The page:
July 2021 Newsletter | Toronto

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The answer to cancer is research!

Sarcoma is a rare, soft-tissue cancer made up of many “subtypes” because it can arise from a variety of tissue structures (nerves, muscles, joints, bone, fat, blood vessels; the body’s “connective tissues”).  Additionally, Sarcoma may also occur in the bones.  Basically, because these tissues are found everywhere on the body, Sarcomas can arise anywhere.

Meet Yosef Yarden
An ICRF Funded Sarcoma researcher. Please take the time to read this fascinating article about Professor Yarden’s research that is focused on Ewing Sarcoma, this Study by Prof. Yosef Yarden offers new hope for Sarcoma patients.
Read Yosef's Article about Ewings Sarcoma
Yosef Yarden's Bio
Head Department of Biological Regulation Director, Dwek Institute for Cancer Therapy Research, MICC
Born in Israel, Prof. Yosef Yarden received his BSc in biological and geological sciences from the Hebrew University of Jerusalem (1980), and a Ph.D. in molecular biology from the Weizmann Institute of Science (1985). His postdoctoral training was undertaken at Genentech, Inc., in San Francisco and at the Massachusetts Institute of Technology. In 1988, he joined the Weizmann Institute of Science’s faculty. At the Institute, he has served as Dean of the Faculty of Biology (1997-1999), Vice President for Academic Affairs (1999-2001), the first Director of the MD Moross Institute for Cancer Research (1999-2001), and Dean of the Feinberg Graduate School (2001-2007). He is the new director of the Institute for Cancer Therapy Research of the Moross Integrated Cancer Center and is the Harold and Zelda Goldenberg Professor of Molecular Cell Biology.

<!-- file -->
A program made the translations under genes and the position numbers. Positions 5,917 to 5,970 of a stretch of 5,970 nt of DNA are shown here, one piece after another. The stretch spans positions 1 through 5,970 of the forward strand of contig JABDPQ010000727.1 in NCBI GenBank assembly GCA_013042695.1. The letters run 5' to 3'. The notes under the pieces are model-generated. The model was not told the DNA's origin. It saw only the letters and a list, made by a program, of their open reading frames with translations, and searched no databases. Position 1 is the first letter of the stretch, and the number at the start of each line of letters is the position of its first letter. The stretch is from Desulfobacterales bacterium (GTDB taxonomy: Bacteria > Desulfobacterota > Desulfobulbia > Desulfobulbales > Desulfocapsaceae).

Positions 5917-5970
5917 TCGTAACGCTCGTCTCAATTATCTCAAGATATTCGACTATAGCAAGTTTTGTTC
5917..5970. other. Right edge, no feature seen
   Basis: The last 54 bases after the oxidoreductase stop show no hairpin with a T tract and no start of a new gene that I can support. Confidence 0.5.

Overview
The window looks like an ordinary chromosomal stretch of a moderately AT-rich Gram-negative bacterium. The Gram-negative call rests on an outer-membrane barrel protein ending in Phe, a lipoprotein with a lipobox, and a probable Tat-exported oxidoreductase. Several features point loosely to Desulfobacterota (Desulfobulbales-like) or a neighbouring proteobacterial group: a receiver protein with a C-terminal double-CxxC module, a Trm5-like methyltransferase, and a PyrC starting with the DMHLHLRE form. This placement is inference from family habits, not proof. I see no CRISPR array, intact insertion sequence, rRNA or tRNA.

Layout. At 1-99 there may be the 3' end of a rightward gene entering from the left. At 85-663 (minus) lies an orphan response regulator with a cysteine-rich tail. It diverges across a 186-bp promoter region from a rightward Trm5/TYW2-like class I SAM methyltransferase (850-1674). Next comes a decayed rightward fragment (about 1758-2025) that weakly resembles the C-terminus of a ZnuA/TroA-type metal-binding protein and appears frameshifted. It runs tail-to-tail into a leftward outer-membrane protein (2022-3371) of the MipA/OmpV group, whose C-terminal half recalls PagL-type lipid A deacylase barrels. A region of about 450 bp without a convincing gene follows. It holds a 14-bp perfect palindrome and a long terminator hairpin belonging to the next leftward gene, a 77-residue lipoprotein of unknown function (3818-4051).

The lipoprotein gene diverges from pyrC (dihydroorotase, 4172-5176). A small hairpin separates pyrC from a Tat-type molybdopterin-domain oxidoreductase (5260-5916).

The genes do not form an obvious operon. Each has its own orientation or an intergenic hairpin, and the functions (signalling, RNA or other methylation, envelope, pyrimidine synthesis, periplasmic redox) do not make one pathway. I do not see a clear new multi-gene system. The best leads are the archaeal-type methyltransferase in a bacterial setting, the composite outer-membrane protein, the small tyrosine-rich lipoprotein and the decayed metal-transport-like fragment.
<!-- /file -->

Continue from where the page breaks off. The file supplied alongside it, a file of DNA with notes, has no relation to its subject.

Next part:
Prof. Yarden’s research focuses on a vital family of proteins called “growth factors,” hormone-like molecules that play a critical role in embryo development and wound healing; and, particularly, on a group of four membrane-bound cellular proteins known as “epidermal growth factor receptors.” His research is helping to shed light on the way growth factors and their receptors promote tumor growth. Prof. Yarden discovered the function of a molecular amplifier, called HER2, that strengthens the chemical signals that cause cells to become cancerous. This amplifier is an enzyme and a receptor found in large quantities on cancerous cell membranes, especially in breast, ovary, and gastric tumors. This finding established a foundation for new cancer treatments based on “silencing” the molecular amplifier.

From 2011 till 2014 Prof. Yarden served as President of the Federations of Israeli Societies of Experimental Biology (FISEB/ILANIT). Among his many honors and awards are the EMET Prize in Biochemistry (2007), the Leoplod Griffuel Award of Foundation ARC pour la Recherche sur le Cancer (2015), the 2008 Hamilton Fairly Award of the European Societies of Clinical Oncology (ESMO), the MERIT award of the U.S. National Cancer Institute (2005), the TEVA Founders Prize (2004), and the Michael Bruno Prize of the Yad Hanadiv (Rothschild) Fund (2000). In 2010 he was the recipient of the Ernst W. Bertner Memorial Award from the University of Texas’ MD Anderson Cancer Center, and, in 2012, the Susan G. Komen for the Cure® Brinker Award for Scientific Distinction in Basic Research. He was elected to the Israel Academy of Science and Humanities in 2007.

Israeli scientists find promising target for breast cancer and other cancer therapeutics